Great deal if you pay up front
Shortly after last week’s pay increase, an intrepid Reddit user said they’ve managed to save on their YouTube TV subscription for years by purchasing gift cards in bulk.
Their tactic works like this: A few times a year, retailers offer discounts on prepaid Google Play gift cards. This typically always happens around the holidays when retailers offer anywhere from $5 to $10 off prepaid Google Play cards (like this sale in 2018 when Amazon discounted $50 Google Play cards by $5).
Last year, Reddit user “pantheman75” spotted an amazing deal at Walmart where the retailer was taking 27 percent off the price of a prepaid Google Play gift card. Even better: There was apparently no limit on the number of cards a customer could buy — so pantheman75 bought “hundreds of dollars” worth of cards in one sitting.
“Whenever I get charged for something in Google Play…I’m essentially getting each purchase at 27 percent off,” pantheman75 said, noting that his monthly fee for YouTube TV is now $47 and change per month.
YouTube TV is one of the few streaming cable TV replacements that allows users to cover the balance of their subscription with prepaid cards — Hulu with Live TV being another one, since users can purchase Hulu gift cards at retail stores as well — and if you have the money to plunk down a few hundred dollars when they’re on sale, you could save in the long-run.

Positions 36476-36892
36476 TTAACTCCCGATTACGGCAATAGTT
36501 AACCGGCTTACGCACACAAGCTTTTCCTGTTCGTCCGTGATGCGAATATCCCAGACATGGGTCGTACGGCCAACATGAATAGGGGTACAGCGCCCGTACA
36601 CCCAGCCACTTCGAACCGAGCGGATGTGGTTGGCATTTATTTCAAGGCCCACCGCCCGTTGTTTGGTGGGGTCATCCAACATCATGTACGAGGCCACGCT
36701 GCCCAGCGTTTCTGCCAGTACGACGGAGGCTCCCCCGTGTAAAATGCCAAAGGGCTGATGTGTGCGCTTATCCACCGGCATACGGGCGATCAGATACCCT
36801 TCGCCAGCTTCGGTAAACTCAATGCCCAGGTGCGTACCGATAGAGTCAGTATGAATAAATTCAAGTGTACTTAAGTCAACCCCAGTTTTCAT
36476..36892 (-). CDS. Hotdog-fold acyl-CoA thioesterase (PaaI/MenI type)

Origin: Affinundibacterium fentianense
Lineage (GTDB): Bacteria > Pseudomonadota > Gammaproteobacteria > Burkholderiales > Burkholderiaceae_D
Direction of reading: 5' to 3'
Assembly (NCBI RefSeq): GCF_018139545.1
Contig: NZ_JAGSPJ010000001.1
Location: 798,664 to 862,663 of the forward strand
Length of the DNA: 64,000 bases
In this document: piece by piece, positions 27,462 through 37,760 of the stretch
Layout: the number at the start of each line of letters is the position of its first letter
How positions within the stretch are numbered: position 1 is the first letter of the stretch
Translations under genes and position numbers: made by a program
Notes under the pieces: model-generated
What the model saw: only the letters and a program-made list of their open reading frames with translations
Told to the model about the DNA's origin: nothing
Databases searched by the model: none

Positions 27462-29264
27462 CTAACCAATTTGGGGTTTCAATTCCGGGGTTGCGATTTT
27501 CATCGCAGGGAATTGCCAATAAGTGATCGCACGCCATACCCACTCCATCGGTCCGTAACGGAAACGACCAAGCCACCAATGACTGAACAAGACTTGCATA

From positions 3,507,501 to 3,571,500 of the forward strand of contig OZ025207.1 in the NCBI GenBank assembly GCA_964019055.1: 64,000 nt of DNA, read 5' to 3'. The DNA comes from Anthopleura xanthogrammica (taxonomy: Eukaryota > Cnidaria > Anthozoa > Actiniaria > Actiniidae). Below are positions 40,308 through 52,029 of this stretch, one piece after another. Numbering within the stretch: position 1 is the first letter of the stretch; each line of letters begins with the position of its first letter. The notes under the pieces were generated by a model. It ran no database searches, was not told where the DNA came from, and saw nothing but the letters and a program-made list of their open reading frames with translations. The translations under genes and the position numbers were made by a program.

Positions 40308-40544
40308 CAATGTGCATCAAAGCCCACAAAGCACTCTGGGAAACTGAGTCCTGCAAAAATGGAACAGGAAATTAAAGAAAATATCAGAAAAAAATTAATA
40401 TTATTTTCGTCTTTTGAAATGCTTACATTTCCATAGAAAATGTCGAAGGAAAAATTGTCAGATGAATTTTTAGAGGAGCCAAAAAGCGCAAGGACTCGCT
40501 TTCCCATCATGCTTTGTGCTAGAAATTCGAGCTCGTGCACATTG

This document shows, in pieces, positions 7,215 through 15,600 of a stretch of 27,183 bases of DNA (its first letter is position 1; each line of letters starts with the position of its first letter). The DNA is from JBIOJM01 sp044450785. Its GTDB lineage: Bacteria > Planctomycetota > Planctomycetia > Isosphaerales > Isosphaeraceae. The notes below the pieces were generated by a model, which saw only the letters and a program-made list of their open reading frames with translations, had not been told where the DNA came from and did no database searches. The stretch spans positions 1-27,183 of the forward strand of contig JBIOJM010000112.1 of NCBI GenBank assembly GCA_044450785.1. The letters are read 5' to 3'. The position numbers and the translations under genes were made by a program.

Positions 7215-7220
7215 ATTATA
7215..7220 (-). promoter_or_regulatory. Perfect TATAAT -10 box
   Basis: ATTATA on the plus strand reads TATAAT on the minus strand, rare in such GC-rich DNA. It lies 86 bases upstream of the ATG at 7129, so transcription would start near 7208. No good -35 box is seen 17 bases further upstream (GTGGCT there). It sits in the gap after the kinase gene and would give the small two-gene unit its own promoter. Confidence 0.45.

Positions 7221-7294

There’s some risks involved with this, though. While YouTube TV is allowing people to pay for their subscriptions using Google Play credits, they could suddenly require customers to pay using a credit or debit card. YouTube TV could also abruptly shut down as PlayStation Vue did if subscribers continue to leave over fee increases. In both cases, users who paid hundreds of dollars for Google Play gift cards may find themselves with credits that they can’t use on live TV.
Paying hundreds of dollars for Google Play gift cards also creates an informal contract between a user and YouTube TV. Subscribers are less likely to leave YouTube TV for another service if they’ve already paid in advance for it, and that could be problematic if YouTube TV decides to drop programming that a user wants.
Still, the gamble of paying for Google Play gift cards to cover the cost of YouTube TV could result in a long-term savings, and that might be good enough for the casual user who feels their favorite cable network or sports channel is unlikely to go away anytime soon.